26 February 2010

IPCC to be Independently Reviewed

Has the UN turned a corner on its oversight of the IPCC? An article in today's Telegraph suggests maybe so:

Environment and Climate ministers meeting in closed session in Bali last night insisted that an independent review should be carried out following the publicising of mistakes in its last report, and a row surrounding Dr Pachauri's robust response to his critics. If his management is found to be at fault his position could become untenable.

Participants in the unprecedented meeting – held at the annual assembly of the Governing Council of the United Nations Environment Programme's (UNEP) Governing Council in Bali – were sworn to secrecy over the decision and it is only expected to be announced after its detaled scope and composition have been worked out by UNEP and the World Meteorological Organisation, the two UN agencies that oversee the IPCC's work.

The ministers – led by Hillary Benn, the Environment Secretary,and his counterparts from Germany,. Norway, Algeria and Antigua and Barbuda – refused to allow Dr Pachauri to decide who would carry out the review, insisting it must be completely and demonstrably independent of the IPCC.
That last paragraph sure is interesting.


  1. That last paragraph sure is understated.

  2. I think such an independent review is a very good thing. It's interesting that the review has been requested by the Environment ministers, because of course they also represent the members of the IPCC (IPCC's members are the governments, not the authors; that's why the "I" in IPCC stands for intergovernmental).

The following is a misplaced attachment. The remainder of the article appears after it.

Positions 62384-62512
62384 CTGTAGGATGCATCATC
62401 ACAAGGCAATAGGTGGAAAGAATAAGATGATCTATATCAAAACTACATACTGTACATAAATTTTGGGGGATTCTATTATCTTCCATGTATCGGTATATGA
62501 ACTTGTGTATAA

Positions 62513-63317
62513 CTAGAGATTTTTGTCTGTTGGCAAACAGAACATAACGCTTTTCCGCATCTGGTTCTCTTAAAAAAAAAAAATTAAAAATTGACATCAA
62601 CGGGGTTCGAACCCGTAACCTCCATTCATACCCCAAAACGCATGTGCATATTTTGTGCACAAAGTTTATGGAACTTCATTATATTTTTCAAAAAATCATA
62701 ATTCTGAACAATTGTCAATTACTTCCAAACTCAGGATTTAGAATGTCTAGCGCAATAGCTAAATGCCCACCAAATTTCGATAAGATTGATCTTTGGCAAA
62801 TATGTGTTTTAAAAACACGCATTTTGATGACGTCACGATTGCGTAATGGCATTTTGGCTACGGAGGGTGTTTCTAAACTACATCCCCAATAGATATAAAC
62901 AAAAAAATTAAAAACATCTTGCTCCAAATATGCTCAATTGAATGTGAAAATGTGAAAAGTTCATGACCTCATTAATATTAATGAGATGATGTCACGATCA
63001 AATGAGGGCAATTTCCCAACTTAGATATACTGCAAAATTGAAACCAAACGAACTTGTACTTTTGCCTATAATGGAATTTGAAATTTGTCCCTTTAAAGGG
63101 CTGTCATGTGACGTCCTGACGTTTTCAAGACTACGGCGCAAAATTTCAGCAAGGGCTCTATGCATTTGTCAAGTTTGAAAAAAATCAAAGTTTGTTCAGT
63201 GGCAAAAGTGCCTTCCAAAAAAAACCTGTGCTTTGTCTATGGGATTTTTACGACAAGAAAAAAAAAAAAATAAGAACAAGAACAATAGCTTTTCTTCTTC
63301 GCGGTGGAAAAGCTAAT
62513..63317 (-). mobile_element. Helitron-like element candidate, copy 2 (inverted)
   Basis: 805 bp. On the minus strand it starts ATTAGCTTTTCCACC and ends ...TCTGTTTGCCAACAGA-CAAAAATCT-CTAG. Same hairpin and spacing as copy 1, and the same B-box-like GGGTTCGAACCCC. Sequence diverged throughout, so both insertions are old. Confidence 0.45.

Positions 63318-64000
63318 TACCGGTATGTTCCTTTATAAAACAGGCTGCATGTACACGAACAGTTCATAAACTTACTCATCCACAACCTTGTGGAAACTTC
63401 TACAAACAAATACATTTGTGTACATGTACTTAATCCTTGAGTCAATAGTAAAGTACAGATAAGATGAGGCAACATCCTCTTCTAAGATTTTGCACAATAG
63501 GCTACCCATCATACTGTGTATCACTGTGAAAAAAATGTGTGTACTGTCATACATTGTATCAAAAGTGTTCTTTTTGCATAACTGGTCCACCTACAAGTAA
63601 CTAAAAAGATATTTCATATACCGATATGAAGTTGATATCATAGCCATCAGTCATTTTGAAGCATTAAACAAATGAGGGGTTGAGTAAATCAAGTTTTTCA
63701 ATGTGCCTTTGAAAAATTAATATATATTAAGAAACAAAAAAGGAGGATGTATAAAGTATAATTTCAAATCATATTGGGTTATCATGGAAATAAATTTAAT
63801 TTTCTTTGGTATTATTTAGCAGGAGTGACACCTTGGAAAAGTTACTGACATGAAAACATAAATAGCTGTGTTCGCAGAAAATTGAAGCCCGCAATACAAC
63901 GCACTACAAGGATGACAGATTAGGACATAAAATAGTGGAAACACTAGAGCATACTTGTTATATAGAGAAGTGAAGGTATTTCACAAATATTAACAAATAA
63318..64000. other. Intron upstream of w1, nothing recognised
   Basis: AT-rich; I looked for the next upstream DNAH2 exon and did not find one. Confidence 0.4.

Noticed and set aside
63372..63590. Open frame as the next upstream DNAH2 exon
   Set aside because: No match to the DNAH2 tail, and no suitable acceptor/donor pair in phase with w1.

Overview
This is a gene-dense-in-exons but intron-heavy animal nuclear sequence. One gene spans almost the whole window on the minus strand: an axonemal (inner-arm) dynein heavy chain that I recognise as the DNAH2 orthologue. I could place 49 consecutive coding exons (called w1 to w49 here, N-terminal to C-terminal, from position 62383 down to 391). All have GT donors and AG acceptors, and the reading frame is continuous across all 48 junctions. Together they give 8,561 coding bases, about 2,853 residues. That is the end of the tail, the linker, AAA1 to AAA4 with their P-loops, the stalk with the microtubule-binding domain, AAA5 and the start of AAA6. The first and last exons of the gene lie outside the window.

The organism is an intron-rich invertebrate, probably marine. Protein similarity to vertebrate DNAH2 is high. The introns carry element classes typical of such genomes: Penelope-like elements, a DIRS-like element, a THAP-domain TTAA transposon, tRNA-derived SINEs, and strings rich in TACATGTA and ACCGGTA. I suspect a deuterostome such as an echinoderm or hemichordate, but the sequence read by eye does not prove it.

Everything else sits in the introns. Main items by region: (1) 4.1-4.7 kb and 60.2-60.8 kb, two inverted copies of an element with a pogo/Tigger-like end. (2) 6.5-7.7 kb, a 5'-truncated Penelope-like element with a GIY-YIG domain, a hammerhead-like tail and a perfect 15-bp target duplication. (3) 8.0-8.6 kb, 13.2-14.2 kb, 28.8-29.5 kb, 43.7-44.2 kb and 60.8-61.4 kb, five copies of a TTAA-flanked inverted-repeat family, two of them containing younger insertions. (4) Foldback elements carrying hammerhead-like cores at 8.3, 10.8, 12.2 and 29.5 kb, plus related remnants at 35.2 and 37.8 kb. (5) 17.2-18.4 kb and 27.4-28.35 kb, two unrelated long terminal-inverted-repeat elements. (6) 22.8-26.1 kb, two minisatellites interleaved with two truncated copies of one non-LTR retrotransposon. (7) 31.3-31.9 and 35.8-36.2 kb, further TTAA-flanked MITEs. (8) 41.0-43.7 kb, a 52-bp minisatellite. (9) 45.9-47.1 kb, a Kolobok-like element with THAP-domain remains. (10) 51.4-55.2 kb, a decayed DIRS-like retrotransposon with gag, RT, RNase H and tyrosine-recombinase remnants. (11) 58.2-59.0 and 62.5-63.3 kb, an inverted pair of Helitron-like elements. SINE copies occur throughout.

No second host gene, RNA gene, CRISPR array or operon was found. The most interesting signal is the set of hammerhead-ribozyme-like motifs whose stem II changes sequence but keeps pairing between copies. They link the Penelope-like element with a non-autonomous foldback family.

So my reading of this is that the Environment ministers are aware that collectively they have not done a particularly good job as members of the IPCC, for example in ensuring adherence to quality control and other procedures. For all the criticism of authors in the past few weeks, governments ducked low and avoided difficult questions. But in the end the governments can't deny their critical role in the IPCC and therefore their share of the responsibility for the current situation.

    For example, if the Dutch government had taken the government review process seriously, the error in the area of the Netherlands that is below sea level could have been spotted much earlier, before publication. The Dutch government's criticism of the IPCC authors ("the IPCC should do its homework better)" therefore sounded a bit hollow.

  3. It may be "independent" of the International Political Climate Cooperative, but will it be independent of the deeply ingrained political machinations?

  4. Why is that last paragraph interesting?

    PS: Nice authorized image!

  5. Independent review!!!!!!!!!!!!

    Just like the other ongoing 'independent' inquiries?????????

    Seeing is believing.

    I expect a WHITEWASH.

  6. An "independent" review, how marvellous.
    Like the "independent" review into the University of East Anglia emails, featuring Geoffrey Boulton who spent at 18 years at UEA but forgot to mention this fact in his biography on the review's website.

  7. I wonder to what extent these reviews and investigations (think Penn State/UEA as well) have predetermined outcomes. I'm thinking about the case of Ward Churchill at CU. Because of his comments about 9/11, he became a political nonperson and lighting rod for the right-wing. They couldn't fire him for his comments directly (protected by free speech and tenure), but where able to "investigate" charges of academic irregularities, and some fraud (I'm grossly simplifying here). I don't think anyone was surprised when the school found "grounds" to dismiss him.